Core Courses: 12 Credits

ENPH-501 “Introduction to Public Humanities: Theory, Methods, Ethics, and Practice”

An introductory, cohort-shaping proseminar that investigates and historicizes major concepts and issues in the program (interdisciplinarity, discipline, public(s), humanities, the relationship between humanities study and humanities practice, etc.) and invites students to explore an “interdiscipline” of interest (e.g., humanities and law, humanities and medicine, humanities and climate change, humanities and aging, humanities and global health) through a research project. The course introduces the public humanities as an emergent discipline unto itself, with a definable object of study and a distinct methodology.

ENPH-502 “Culture and Communicating for the Public Sphere: Oral/Print/Digital Media”

This course focuses on doing many of the most important kinds of writing and communicating that you will use in your career in the engaged and public humanities.  Ranging across advertising copy to infographics to web content to grants, the course’s activities will familiarize you with the primary modes of communication in the contemporary nonprofit world.  It will also introduce some of the methods of improving (“optimizing”) your copy and graphics for better outreach to target audiences through techniques such as search engine optimization (SEO), A/B testing and heat mapping. 

The aim of the course is not to build expertise in any single area of nonprofit communication, but to equip you to recognize the differences between these modes and to equip you to recognize when you need to grow in an area, how to look for models of good practice, and how to emulate those models.

ENPH-503 “Culture, Public Life, Private Industry”

The course introduces the institutional structures (including government, law, medicine, and both non-profit and profit-driven entities) in which public humanities graduates are employed, exploring where the humanities intersect with professional practice and public life, but also where fissures persist between our understanding of the humanities and the arts and their purpose in contributing to the common good. Students might choose which one of these to pursue depending on their goals and focus of study. The course allows students to pursue research into a particular institution, business, or non-humanities discipline and its relationship to the humanities.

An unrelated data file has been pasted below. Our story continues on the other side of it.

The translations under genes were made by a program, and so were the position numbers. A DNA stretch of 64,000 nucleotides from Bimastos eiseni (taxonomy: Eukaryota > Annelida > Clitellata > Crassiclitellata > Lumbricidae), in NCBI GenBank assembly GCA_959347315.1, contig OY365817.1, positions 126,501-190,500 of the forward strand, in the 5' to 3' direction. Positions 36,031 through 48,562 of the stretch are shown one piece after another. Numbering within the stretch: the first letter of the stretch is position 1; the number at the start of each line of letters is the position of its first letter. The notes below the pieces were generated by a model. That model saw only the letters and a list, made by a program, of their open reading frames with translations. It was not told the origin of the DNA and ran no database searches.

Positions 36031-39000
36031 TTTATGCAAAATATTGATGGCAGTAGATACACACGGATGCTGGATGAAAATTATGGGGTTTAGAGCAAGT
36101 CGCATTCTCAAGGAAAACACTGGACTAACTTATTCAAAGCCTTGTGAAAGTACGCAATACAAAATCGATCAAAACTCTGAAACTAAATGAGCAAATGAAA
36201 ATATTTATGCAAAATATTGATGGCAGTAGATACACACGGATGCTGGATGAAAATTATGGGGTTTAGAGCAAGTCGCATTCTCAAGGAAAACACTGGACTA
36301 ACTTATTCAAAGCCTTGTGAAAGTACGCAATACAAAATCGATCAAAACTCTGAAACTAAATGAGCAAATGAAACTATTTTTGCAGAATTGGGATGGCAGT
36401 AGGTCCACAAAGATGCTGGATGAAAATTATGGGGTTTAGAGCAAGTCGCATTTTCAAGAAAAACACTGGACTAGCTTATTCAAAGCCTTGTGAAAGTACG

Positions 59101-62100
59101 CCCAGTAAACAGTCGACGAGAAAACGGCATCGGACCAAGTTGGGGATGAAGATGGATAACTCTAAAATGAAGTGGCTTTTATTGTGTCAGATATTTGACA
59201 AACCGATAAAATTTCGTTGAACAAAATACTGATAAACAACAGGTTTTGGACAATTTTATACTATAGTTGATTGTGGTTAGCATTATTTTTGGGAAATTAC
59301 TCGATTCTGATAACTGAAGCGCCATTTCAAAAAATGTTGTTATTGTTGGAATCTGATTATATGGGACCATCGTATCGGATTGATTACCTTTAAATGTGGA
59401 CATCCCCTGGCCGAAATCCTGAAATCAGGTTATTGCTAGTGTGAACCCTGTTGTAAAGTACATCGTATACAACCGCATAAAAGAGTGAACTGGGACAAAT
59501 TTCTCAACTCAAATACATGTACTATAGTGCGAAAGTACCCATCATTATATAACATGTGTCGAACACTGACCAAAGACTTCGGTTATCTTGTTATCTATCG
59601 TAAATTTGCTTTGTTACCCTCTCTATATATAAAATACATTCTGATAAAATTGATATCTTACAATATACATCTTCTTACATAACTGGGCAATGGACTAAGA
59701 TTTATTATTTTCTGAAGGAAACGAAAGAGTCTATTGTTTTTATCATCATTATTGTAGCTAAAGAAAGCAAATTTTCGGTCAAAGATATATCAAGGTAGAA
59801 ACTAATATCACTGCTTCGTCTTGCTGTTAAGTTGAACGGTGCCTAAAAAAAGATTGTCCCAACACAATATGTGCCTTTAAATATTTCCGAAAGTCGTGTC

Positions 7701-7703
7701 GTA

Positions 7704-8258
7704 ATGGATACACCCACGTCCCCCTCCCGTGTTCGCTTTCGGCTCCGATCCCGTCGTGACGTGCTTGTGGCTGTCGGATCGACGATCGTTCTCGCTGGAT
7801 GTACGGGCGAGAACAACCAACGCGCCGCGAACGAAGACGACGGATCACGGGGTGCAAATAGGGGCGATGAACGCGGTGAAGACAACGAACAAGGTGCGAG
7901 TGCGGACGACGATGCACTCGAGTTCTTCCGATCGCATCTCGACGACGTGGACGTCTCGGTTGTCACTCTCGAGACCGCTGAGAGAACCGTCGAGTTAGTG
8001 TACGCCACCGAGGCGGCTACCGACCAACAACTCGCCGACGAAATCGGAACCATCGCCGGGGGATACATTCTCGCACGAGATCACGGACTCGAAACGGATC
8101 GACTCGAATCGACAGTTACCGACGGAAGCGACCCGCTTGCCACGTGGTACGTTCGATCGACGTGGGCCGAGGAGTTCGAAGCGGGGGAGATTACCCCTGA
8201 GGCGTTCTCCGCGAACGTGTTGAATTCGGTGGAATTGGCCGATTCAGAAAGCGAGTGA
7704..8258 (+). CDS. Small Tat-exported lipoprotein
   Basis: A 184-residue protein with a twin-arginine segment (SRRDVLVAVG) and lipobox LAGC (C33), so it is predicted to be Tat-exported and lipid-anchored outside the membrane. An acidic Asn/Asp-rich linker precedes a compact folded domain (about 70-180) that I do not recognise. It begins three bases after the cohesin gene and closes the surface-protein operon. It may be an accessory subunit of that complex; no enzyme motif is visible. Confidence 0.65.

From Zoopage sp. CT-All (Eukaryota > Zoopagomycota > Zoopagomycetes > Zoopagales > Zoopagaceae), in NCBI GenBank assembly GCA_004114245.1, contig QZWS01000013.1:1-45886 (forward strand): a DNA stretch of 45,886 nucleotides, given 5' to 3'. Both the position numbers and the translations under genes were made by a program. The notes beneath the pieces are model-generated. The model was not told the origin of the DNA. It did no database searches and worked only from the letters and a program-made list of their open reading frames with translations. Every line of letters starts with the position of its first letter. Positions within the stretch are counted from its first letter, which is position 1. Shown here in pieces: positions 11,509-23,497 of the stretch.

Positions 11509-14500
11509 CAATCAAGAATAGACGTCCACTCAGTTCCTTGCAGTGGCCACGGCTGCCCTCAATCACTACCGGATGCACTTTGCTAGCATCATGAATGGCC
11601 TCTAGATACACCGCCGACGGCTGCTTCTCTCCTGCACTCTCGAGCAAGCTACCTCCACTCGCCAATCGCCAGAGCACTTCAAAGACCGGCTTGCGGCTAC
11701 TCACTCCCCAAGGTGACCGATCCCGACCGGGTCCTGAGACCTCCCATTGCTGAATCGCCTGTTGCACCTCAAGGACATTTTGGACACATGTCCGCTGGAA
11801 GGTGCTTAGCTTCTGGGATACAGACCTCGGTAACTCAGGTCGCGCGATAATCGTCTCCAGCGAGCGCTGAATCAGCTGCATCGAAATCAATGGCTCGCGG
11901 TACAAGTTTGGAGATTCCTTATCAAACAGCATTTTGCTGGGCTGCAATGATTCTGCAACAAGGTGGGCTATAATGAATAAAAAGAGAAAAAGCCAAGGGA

ENPH-504 “Digital Humanities in the Service of Public Humanities”

This course covers the main areas of what we call Digital Humanities (DH) today: DH as a research tool, DH as a driver of pedagogical innovation, DH as the agent of social change, DH as itself an ontological register for expressive work open to humanities study, and DH as the shorthand for non-print-based, alternative media platforms for the production of knowledge. Students will develop an understanding of the debates that currently drive growth in this field through reading theory as well as analyzing current applications and then develop a digital project of their own related to their larger MAEPH goals.

Elective Courses: 12 Credits

Four courses in the student’s area of interest. Students will take available graduate courses or upper-level undergraduate courses (adjusted for graduate credit) in their discipline or in an interdisciplinary area with departmental and instructor approval, combining them with independent studies and tutorials.

Georgetown offers an extensive list of potential courses, from those in the classics to art history (museum architecture, icons and iconoclasm), to philosophy courses in bioethics, political philosophy, and other relevant topics. A student interested in a foreign language, for instance, might wish to take advanced undergraduate or graduate courses in the literature and culture of the non-English speaking world while pursuing a project in a bilingual non-profit or corporate environment.

(Click to search the Registrar’s Catalog of Classes offered at Georgetown University.)

Mentored Internships: 6 Credits

This course will combine the real world experience gained at the organization at which you are interning with the knowledge you’ve gained throughout your studies in the program. These two strategies—classroom/theoretical training and professional/practical experience—complement each other and together will ground you in the reality of daily life in your industry of interest, while at the same time enable an increased understanding of professional culture.